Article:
Innovation

Manufacturing Makes an Appearance at First-Ever Twitter Town Hall

President Obama hosted a Twitter Town Hall yesterday to field questions from the tweeting public. (Here’s the transcript.)

In response to a question from “David,” the President touched on a number of issues that are important to manufacturers, like research and development incentives and the need for a strong manufacturing workforce.  The President, of course, recently endorsed the Manufacturing Institute’s Skills Certification System, and manufacturers continue to push for a strengthened and permanent R  & D tax credit.

Here’s the exchange:

MR. DORSEY:  Mr. President, 27 percent of our questions are in the jobs category, as you can see from the screen over here.  Our next question has to do about jobs and technology.  It comes from David:  “Tech and knowledge industries are thriving, yet jobs discussion always centers on manufacturing.  Why not be realistic about jobs?”

THE PRESIDENT:  Well, it’s not an either/or question; it’s a both/and question.  We have to be successful at the cutting-edge industries of the future like Twitter.  But we also have always been a country that makes stuff.  And manufacturing jobs end up having both higher wages typically, and they also have bigger multiplier effects.  So one manufacturing job can support a range of other jobs — suppliers and the restaurant near the plant and so forth.  So they end up having a substantial impact on the overall economy.

What we want to focus on is advanced manufacturing that combines new technology, so research and development to figure out how are we going to create the next Twitter, how are we going to create the next Google, how are we going to create the next big thing — but make sure that production is here.

So it’s great that we have an Apple that’s creating iPods, iPads and designing them and creating the software, but it would be nice if we’re also making the iPads and the iPods here in the United States, because that’s some more jobs that people can work at.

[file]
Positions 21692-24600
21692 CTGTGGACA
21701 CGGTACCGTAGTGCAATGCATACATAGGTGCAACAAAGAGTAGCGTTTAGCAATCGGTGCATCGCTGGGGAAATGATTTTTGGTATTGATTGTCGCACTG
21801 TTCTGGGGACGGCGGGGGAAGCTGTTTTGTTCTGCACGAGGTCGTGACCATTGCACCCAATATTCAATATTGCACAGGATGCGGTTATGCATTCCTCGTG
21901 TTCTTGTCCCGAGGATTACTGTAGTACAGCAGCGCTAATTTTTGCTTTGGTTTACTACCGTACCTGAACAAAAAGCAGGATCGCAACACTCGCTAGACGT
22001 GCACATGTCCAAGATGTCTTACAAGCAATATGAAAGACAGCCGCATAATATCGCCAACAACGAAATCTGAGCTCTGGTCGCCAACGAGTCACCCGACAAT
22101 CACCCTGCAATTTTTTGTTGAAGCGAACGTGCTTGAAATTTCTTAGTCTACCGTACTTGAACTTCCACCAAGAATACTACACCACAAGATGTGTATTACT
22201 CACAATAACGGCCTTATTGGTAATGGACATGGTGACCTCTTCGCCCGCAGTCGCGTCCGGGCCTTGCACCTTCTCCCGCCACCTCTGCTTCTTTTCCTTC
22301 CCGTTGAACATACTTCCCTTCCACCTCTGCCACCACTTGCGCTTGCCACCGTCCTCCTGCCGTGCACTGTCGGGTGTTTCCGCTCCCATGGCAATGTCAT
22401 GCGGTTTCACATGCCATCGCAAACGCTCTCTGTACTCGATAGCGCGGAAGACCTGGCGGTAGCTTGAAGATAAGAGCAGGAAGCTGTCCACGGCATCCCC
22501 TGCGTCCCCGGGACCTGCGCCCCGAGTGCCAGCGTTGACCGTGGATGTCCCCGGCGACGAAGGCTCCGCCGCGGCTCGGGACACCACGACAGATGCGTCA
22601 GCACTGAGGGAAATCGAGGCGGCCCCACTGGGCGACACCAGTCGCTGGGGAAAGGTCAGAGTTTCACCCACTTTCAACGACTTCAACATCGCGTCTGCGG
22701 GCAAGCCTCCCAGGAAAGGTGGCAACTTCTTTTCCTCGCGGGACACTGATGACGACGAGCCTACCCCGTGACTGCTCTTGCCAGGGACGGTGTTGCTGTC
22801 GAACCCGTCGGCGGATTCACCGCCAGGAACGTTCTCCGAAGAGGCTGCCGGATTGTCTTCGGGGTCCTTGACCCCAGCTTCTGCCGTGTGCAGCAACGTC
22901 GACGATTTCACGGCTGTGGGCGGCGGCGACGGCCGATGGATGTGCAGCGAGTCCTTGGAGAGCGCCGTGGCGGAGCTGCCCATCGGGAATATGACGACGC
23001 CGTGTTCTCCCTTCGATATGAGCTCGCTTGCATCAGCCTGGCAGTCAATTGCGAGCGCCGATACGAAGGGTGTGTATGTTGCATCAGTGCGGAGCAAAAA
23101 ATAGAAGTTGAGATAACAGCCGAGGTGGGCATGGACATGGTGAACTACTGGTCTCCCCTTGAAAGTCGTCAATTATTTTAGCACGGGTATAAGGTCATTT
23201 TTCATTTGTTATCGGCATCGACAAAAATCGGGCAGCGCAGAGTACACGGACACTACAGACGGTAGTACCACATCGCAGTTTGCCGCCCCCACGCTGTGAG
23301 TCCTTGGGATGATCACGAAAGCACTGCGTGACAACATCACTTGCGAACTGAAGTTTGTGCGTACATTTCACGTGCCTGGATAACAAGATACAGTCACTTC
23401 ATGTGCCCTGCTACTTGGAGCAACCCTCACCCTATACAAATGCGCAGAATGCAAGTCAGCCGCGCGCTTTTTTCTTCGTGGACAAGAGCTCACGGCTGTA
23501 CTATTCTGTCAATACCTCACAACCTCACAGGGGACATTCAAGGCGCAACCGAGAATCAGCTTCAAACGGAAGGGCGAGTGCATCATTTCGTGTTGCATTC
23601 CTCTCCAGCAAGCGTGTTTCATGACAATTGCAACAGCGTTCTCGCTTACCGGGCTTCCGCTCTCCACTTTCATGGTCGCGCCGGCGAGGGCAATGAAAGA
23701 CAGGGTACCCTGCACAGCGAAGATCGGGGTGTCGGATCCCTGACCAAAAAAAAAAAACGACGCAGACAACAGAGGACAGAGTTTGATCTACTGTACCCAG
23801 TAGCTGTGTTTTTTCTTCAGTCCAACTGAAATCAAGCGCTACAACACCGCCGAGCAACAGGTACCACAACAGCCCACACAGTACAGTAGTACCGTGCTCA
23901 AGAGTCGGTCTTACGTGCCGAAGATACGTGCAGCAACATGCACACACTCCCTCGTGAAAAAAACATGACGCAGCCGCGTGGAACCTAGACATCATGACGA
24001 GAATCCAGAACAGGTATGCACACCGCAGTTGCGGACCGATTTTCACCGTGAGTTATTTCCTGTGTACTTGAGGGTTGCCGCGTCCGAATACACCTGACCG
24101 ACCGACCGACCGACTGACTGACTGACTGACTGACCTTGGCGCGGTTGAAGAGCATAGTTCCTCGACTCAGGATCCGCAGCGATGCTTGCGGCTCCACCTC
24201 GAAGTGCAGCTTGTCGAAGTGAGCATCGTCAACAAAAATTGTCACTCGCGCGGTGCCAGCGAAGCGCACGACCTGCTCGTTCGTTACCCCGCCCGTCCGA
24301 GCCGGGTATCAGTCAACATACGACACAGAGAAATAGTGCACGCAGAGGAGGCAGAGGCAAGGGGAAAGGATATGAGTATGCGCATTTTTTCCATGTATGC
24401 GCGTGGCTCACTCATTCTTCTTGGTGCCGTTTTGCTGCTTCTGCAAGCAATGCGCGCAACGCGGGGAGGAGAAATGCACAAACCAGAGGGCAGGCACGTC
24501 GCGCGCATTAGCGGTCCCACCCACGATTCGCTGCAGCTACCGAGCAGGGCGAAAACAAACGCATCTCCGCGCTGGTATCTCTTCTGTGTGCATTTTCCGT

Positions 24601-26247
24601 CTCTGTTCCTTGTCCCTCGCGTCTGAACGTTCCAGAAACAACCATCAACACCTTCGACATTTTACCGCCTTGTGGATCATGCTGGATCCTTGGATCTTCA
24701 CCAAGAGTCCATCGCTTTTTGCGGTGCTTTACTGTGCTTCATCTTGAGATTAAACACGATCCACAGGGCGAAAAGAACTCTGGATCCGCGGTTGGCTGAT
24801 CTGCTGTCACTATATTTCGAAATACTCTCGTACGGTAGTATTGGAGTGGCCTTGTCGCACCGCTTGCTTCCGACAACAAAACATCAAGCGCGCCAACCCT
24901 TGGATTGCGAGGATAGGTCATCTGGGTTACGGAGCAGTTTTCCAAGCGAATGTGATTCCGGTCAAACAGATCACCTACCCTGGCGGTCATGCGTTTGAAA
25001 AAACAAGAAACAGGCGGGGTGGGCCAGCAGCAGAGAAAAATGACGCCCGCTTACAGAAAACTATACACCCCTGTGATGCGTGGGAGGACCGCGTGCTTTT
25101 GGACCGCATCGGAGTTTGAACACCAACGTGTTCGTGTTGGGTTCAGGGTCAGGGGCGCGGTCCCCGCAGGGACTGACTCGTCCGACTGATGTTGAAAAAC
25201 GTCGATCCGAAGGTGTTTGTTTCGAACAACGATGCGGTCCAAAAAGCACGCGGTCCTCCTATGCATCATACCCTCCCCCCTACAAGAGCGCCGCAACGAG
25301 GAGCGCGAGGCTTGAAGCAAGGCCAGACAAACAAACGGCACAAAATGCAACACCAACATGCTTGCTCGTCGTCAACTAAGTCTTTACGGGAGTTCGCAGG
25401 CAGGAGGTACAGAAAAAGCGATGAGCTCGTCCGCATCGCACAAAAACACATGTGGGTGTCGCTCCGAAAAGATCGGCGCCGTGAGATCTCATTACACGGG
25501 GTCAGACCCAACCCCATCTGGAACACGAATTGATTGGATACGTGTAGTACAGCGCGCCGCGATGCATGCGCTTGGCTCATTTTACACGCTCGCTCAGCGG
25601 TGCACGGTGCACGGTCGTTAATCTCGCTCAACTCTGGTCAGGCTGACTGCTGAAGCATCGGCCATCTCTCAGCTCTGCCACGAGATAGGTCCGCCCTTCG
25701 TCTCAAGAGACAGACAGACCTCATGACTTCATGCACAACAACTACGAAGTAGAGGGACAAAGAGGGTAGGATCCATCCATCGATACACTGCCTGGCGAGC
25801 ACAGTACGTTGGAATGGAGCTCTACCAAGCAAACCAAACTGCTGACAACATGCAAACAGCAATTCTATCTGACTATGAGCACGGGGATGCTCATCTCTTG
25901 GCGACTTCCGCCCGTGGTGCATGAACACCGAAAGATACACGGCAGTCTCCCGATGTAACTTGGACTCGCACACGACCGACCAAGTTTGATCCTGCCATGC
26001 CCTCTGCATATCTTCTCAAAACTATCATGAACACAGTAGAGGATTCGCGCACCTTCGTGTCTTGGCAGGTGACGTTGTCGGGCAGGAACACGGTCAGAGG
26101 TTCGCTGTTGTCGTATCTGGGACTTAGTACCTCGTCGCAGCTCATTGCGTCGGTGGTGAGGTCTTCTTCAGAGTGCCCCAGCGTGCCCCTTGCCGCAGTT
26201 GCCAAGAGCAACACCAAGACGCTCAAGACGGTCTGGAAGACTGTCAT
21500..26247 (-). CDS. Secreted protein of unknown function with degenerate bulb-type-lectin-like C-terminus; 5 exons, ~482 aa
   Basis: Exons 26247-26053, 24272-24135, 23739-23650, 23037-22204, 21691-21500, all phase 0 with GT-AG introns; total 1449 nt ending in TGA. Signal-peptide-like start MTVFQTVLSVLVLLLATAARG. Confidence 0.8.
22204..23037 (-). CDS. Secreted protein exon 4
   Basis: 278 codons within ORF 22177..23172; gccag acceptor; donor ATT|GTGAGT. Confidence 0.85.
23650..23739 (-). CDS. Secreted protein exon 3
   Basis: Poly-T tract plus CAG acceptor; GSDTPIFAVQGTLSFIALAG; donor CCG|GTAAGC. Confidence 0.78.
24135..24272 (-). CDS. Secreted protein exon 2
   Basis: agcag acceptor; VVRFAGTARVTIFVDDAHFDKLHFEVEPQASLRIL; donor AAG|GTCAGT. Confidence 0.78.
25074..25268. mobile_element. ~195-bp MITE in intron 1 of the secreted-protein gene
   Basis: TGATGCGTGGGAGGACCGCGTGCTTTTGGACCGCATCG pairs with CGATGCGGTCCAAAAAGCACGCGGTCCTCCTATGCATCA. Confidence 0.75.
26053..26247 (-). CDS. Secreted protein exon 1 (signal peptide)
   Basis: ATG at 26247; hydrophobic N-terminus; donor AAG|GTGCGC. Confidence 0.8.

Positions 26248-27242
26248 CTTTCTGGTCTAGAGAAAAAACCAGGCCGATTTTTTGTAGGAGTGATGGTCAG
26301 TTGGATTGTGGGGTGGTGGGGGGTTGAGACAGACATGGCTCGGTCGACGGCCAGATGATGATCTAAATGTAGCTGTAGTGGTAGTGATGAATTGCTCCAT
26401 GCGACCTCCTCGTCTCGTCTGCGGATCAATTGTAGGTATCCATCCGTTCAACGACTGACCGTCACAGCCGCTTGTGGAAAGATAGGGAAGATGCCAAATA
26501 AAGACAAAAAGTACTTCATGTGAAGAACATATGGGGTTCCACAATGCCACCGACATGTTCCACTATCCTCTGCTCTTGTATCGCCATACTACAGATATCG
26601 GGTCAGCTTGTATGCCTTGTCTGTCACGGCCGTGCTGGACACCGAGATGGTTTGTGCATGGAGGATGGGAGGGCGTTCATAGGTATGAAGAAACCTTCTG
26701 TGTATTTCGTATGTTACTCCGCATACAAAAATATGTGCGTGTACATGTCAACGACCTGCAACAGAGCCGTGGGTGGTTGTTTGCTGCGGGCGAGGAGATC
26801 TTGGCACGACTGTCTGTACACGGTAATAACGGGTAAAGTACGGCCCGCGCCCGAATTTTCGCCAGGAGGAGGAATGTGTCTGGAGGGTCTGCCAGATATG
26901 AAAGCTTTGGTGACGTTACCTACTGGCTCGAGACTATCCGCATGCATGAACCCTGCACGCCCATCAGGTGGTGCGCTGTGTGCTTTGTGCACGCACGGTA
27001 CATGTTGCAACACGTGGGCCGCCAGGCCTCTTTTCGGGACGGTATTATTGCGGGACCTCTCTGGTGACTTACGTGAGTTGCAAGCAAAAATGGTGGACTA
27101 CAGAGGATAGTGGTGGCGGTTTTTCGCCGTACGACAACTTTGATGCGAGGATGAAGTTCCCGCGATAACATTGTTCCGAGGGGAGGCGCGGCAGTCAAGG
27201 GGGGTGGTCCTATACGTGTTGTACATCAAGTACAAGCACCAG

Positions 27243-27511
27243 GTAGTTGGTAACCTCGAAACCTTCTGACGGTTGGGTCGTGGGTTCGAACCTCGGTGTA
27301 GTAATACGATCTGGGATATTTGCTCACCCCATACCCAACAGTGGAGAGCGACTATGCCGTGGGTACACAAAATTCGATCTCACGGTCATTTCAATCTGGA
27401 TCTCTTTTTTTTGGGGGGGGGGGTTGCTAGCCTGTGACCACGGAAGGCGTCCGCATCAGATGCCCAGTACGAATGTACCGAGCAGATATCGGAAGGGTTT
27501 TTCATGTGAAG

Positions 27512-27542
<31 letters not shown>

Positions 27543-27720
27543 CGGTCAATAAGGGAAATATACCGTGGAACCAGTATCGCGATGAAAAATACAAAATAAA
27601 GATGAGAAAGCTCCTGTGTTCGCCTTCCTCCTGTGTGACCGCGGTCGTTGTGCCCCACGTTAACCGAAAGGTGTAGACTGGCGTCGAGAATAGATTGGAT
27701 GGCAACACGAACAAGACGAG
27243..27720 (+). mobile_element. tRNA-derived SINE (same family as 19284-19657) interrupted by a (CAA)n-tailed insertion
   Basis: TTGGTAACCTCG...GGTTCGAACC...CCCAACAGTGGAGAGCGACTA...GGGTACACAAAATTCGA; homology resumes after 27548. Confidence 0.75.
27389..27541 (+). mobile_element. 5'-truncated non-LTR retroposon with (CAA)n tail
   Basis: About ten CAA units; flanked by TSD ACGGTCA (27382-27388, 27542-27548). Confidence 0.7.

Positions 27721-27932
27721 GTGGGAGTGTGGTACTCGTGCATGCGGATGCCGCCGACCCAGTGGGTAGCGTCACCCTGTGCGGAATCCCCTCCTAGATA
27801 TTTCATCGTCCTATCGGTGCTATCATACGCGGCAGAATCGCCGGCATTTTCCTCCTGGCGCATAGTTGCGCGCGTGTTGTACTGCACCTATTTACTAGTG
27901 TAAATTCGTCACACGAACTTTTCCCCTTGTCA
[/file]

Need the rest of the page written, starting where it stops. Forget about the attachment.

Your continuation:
And there are going to be a series of decisions that we’ve got to make.  Number one, are we investing in research and development in order to emphasize technology?  And a lot of that has to come from government.  That’s how the Internet got formed. That’s how GPS got formed.  Companies on their own can’t always finance the basic research because they can’t be assured that they’re going to get a return on it.

Number two, we’ve got to drastically improve how we train our workforce and our kids around math and science and technology.

Number three, we’ve got to have a top-notch infrastructure to support advanced manufacturing, and we’ve got to look at sectors where we know this is going to be the future.  Something like clean energy, for example.  For us not to be the leaders in investing in clean energy manufacturing so that wind turbines and solar panels are not only designed here in the United States but made here in the United States makes absolutely no sense.  We’ve got to invest in those areas for us to be successful.

So you can combine high-tech with manufacturing, and then you get the best of all worlds.

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Patent Reform Protects Job Creators

Yesterday was a good day for manufacturers as the House of Representatives overwhelmingly passed H.R. 1249, the America Invents Act, which will make the first meaningful reforms for the U.S. Patent and Trademark Office (USPTO) in nearly sixty years. “No longer will American inventors be forced to protect the technologies of today with the tools of the past,” stated Representative Lamar Smith (R-TX), Chairman of the House Judiciary Committee.

Additionally, as reported in Politico:

“The legislation switches America to a first-to-file from a first-to-invent nation, expands the ‘prior art’ that can be used to challenge a patent and sets up a new regime to challenge patents at the patent office. In all, the legislation is designed to make patent approval swifter and make it easier to weed out low-quality patents.”

Passage will not only help with the creation of jobs, but it will also help save jobs. This legislation will give manufacturers in the U.S. the competitive advantage they need for future investments that will achieve the technological breakthroughs and groundbreaking innovation manufacturers in the U.S are known for.

Today’s coverage of the passage of H.R. 1249

  • Politico: Patent law rewrite clears House
  • The Hill: Controversial patent reform bill approved by House
  • National Journal: Industry, Universities Praises Passage of House Patent Bill
  • CNN: Patent reform is finally on its way

 

Click here to see Brian Raymond, Director of Technology and Economic Policy at the National Association of Manufacturers discuss the importance of patent reform and the America Invents Act.

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Manufacturing Changed a Generation